2022 SU General Election Full Supplement

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The issues students should watch for from each executive position in the 2018 SU Election

February 20, 2018 —

Every March, University of Calgary students elect a new student government during the Students’ Union general election. Ambitious and eager candidates put forward their ideas and platforms for the year ahead, which range from the most pressing issues on campus to bringing certain fast-food chains to MacHall. SU executives have the opportunity to meaningfully effect change on campus and their $40,000 salaries reflect that responsibility. Though far from an exhaustive list, here are some of the most important issues we think you should keep in mind during the upcoming election.

The U of C’s next president:

The new SU president-elect, Sagar Grewal, will sit on the committee that searches for the next U of C president, following Elizabeth Cannon’s surprise resignation last month. Now that the MacHall lawsuit is resolved, this is arguably the most important task facing Grewal when considering the U of C’s long-term future. He is our most powerful voice behind closed doors and will hopefully consult students on what they want the next U of C president to accomplish. Cannon’s term was filled with scandal and left much to be desired. Grewal should develop a plan to ensure the new U of C president will respect the autonomy of the SU. We congratulate Grewal and wish him the best of luck!.

The 2019 elections:

The SU vice-president external advocates to all levels of government on behalf of students. They represent students’ perspectives to political leaders on important issues such as mental health funding, tuition rates and deferred maintenance. With elections at both the federal and provincial levels in 2019, the VP external will have their work cut out for them. Alberta’s upcoming election will likely be contentious, meaning students must make their voices heard. The VP external often puts their efforts towards a “get-out-the-vote” campaign during election periods. These include ensuring election information is available and that students have access to voting stations on campus. Students should look for someone with political knowledge and a coherent plan to advocate and influence policy during and after the elections. Every vote will matter in 2019 and students should vote for leaders who understand that. Look for someone that has students’ best interests in their platforms — whether that involves tying tuition to inflation, increasing financial aid or creating more student employment opportunities.

The URS:

The Undergraduate Research Symposium is a unique annual event held by the SU for undergraduate students. Over the years, various faculties have voiced concerns over barriers to access the symposium, which the SU has justified by the small number of applicants from certain faculties. The faculties of education, arts and business have been vocal in regards to problems with the URS and it’s time for the VP academic to address these issues. This won’t be an easy task, but it’s one that’s essential for undergraduate researchers. Furthermore, the VP academic is responsible for securing the funding for the awards available in the symposium. Since this is the largest platform undergrads have to showcase their research at the U of C, they should seek increased funding to make structural changes to the URS possible. While the VP academic is responsible for a large portfolio, students should look for someone with a clear plan to address these barriers.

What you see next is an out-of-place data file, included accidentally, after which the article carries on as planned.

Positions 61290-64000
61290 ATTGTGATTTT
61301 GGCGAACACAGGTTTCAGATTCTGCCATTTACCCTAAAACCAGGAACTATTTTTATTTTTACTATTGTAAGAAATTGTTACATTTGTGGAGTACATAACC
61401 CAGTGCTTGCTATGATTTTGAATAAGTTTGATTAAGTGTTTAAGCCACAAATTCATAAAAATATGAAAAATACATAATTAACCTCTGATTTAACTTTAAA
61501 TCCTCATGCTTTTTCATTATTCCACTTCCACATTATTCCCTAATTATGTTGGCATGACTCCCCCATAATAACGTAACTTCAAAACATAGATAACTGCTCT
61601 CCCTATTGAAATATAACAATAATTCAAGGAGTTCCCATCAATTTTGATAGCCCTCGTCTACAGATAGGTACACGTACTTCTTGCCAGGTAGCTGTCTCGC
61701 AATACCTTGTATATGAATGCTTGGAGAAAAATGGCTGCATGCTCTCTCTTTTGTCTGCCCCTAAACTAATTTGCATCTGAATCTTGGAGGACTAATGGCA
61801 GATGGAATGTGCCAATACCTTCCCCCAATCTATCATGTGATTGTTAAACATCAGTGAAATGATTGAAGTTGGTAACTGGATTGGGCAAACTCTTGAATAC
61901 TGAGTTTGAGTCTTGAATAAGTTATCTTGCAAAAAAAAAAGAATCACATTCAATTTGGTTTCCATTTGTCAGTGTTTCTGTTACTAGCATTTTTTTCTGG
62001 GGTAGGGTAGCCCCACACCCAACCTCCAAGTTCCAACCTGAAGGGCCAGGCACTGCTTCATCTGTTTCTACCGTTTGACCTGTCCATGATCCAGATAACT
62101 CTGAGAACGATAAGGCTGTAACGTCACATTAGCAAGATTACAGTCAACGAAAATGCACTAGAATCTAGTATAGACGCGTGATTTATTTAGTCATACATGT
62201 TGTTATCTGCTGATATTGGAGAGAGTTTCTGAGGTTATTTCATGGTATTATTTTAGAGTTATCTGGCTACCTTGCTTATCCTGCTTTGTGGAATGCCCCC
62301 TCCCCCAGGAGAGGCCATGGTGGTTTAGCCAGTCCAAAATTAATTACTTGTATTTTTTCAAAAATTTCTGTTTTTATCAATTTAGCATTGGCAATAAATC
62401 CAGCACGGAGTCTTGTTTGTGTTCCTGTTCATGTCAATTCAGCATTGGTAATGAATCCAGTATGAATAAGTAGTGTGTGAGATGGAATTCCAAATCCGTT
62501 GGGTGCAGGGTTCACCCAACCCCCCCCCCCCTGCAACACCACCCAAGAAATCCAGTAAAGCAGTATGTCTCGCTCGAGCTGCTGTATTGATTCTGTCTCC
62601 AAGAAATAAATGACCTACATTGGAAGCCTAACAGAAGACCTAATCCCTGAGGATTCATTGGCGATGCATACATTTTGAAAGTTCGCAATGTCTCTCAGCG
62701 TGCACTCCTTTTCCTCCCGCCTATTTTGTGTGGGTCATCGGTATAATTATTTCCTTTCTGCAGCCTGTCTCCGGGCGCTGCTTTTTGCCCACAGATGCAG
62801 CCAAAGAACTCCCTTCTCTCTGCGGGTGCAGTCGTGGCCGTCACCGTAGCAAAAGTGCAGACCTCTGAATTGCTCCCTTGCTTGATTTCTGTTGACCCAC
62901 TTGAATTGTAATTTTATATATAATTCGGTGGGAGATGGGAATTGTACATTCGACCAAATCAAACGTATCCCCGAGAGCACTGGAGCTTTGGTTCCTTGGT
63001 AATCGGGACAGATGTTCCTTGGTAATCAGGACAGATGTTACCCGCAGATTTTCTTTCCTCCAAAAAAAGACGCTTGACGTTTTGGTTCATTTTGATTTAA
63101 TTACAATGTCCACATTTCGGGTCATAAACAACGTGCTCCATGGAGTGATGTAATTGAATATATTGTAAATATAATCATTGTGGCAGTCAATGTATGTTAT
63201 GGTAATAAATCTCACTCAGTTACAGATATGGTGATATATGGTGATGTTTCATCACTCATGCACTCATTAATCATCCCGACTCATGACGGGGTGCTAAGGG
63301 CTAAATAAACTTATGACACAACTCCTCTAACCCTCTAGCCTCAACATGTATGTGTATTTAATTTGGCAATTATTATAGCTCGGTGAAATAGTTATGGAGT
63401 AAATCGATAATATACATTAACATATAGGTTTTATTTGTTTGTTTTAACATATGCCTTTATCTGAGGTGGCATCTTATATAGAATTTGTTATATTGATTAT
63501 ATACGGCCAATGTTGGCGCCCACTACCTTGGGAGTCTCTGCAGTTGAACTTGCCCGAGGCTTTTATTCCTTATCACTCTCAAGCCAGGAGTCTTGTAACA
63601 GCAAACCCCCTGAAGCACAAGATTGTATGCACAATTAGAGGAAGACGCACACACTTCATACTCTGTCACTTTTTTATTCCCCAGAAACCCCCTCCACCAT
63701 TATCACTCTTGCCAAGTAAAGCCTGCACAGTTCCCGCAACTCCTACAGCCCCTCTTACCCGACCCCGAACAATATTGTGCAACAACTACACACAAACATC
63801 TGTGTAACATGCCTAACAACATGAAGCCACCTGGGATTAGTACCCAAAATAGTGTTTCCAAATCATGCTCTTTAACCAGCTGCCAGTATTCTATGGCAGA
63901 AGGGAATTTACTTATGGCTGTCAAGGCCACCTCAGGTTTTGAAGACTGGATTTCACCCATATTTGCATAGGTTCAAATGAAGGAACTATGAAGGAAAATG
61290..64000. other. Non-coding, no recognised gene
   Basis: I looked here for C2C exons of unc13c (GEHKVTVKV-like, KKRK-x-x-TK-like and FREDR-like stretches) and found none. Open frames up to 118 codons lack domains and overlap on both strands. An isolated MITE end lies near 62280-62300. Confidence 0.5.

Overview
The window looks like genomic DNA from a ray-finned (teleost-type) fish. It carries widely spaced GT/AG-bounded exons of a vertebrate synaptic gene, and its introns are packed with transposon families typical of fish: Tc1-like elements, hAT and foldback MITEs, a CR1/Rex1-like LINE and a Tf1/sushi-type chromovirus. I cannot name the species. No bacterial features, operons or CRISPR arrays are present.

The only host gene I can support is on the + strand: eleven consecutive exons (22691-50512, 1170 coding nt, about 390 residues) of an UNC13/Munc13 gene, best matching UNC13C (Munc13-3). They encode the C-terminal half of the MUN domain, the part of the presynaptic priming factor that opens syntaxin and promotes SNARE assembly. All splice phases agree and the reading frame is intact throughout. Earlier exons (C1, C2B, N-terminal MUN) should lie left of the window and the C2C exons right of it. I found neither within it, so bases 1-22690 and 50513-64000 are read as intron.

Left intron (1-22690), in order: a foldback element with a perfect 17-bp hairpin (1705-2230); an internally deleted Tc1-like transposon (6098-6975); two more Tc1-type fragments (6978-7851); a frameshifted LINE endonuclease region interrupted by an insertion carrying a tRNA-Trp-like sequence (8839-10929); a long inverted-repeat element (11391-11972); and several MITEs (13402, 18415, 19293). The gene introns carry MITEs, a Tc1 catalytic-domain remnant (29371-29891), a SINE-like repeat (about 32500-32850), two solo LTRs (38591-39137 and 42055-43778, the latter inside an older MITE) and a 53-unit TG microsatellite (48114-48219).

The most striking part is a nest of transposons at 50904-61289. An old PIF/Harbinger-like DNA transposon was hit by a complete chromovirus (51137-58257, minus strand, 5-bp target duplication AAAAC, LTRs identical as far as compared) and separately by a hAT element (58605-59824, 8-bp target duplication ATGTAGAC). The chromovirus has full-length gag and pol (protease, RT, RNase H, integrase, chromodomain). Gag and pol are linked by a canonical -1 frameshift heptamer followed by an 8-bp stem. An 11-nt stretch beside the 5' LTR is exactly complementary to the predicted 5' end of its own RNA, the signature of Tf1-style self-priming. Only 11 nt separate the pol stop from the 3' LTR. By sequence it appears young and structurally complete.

Policy development:

Current SU VP operations and finance Ryan Wallace is reviewing the health and dental plan after use of the plan surpassed the budget for the past two years, which was covered by the health and dental reserve fund. The next VP operations and finance should continue this review and create an adequate solution to stop dipping into the reserve fund. Since they will chair the Policy Development and Review committee, students should also seek someone with a knack for policy development and strong collaborative skills who can work with and listen to multiple perspectives and develop responses to issues that satisfy all sides. Students should look for someone who is open to exploring new ideas and understands the impacts of their decisions on students.

Campus culture:

As for VP student life, students should look for someone with a passion for activism. Through exploring issues like mental health, sexual violence and student safety, the VP student life can have a big impact on campus culture and student wellness. Students should find out what candidates think are the biggest issues impacting campus life and what their ideas for remedying them are. A candidate that understands the social implications of their decisions would be the best bet for this portfolio. The VP student life can embark on projects with immediate and lasting impacts on students’ lives. Make sure they’re a strong leader with an understanding of the issues currently facing students.

Tina Shaygan, Gauntlet Editorial Board

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